There’s a lot of rubbish conjecture going on about Robbie Fowler’s move to Leeds. Some Liverpool fans are falling into the same trap that Spurs fans did with Sol Campbell in the summer, by declaring that Robbie was in fact no good at all. Other fans are heartbroken and tearing up their season tickets. Some are just off their heads on drugs or in jail for aggravated burglary, so don’t know about it yet (joke!).
The truth probably belongs somewhere in the middle. Fowler is not the player he was 3 or 4 years ago, and has been surviving on past reputation, that’s for sure. The injury and personal problems that have dogged him for some time have overshadowed his career, and in some ways it is a miracle that he is still playing. He is out of shape and his attitude certainly needs to be tweaked, but it is probably a symptom of his unhappy life under Gerard Houllier and Phil Thompson. In some cases you can sympathise with Fowler, as Thompson is a total arse.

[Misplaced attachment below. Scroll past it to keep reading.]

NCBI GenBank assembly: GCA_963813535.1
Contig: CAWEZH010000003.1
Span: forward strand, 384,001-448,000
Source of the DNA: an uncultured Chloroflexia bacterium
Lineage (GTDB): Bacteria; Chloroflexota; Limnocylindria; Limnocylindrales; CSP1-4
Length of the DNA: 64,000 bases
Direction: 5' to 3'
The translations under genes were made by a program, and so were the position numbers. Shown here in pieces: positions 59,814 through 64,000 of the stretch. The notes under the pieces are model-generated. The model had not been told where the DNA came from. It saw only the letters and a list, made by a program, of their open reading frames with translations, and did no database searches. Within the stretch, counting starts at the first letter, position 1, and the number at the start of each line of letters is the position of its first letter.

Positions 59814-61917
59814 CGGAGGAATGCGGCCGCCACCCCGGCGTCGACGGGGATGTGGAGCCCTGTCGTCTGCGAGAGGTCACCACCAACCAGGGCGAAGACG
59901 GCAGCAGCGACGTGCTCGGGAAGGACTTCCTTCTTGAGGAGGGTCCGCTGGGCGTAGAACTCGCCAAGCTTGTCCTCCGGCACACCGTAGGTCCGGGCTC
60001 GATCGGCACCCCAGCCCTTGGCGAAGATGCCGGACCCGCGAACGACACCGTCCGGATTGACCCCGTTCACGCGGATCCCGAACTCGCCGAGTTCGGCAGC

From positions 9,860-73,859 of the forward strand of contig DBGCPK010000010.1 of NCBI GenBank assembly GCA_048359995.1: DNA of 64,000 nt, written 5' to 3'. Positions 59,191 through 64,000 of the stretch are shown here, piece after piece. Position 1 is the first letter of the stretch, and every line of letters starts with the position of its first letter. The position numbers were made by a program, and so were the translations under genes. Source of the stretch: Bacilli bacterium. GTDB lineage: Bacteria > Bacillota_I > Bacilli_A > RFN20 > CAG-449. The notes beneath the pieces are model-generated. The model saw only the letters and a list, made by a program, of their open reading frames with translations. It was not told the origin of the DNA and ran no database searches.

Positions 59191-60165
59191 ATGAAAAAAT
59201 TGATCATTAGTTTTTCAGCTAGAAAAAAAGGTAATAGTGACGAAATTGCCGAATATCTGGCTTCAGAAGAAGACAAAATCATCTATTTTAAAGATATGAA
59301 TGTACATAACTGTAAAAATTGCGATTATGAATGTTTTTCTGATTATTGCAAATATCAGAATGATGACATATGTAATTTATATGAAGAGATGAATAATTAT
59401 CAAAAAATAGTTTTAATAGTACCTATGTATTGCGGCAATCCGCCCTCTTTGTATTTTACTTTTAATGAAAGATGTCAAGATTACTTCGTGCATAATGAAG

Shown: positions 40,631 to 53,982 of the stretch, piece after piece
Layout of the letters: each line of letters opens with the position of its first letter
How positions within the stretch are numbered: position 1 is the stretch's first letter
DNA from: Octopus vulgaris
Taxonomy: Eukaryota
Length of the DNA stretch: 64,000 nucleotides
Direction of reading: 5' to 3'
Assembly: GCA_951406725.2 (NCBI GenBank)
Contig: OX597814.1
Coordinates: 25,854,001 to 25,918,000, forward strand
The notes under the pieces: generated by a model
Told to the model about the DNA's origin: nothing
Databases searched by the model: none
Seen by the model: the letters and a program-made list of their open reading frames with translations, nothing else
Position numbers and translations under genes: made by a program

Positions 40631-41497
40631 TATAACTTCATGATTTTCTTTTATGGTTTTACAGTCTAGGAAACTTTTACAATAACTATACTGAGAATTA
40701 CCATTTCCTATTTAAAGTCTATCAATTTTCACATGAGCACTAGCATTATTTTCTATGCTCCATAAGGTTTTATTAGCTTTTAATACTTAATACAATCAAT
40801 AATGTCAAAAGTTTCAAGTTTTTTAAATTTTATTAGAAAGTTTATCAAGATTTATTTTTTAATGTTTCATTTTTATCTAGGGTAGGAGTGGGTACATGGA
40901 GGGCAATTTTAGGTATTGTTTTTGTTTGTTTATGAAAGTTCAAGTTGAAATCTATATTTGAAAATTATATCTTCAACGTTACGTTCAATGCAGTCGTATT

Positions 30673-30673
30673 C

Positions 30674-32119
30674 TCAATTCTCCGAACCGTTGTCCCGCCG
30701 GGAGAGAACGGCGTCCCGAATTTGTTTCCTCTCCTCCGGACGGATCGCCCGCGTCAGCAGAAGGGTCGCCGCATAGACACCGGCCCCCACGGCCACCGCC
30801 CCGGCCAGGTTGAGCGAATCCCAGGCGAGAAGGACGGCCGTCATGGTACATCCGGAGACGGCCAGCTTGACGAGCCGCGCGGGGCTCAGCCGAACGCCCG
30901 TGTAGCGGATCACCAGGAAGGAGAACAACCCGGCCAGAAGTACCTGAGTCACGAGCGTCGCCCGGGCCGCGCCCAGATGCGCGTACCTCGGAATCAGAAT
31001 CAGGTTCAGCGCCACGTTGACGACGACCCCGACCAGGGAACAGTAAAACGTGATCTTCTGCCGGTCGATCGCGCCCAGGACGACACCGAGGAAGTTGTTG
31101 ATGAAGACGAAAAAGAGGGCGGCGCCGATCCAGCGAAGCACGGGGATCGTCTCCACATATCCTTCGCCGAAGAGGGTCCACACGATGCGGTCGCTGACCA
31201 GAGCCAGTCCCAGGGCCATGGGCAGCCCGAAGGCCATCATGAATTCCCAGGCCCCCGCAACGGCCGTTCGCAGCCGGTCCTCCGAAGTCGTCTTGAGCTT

The emergence of Michael Owen in 1998 put another nail in the Fowler coffin. With Fowler and Owen too similar to combine well together, Houllier decided to bring in target-man, Emile Heskey. Three into two doesn’t go, and in the end it was Fowler who predictably walked out of the Shankly Gates. For some Liverpool fans, Heskey is the epitome of a non-Liverpool player and if forced to choose between the two, many would want Fowler to stick around. But despite his limited ability and general awkwardness, Heskey is a good foil for Owen and this helped Houllier make the decision.
But Fowler is not finished and although we may not see too much of him this year, he is now playing in a bright skilful squad (a stark contrast to the rather uninventive style that Houllier employs at Anfield), and he should get stronger and more consistent in the next year or so.
Money well spent? If it blunts the Anfield Championship challenge and enhances the Leeds one, then he is a bargain. But we all know how the last big club-to-rivals striker transfer went – Andy Cole anyone?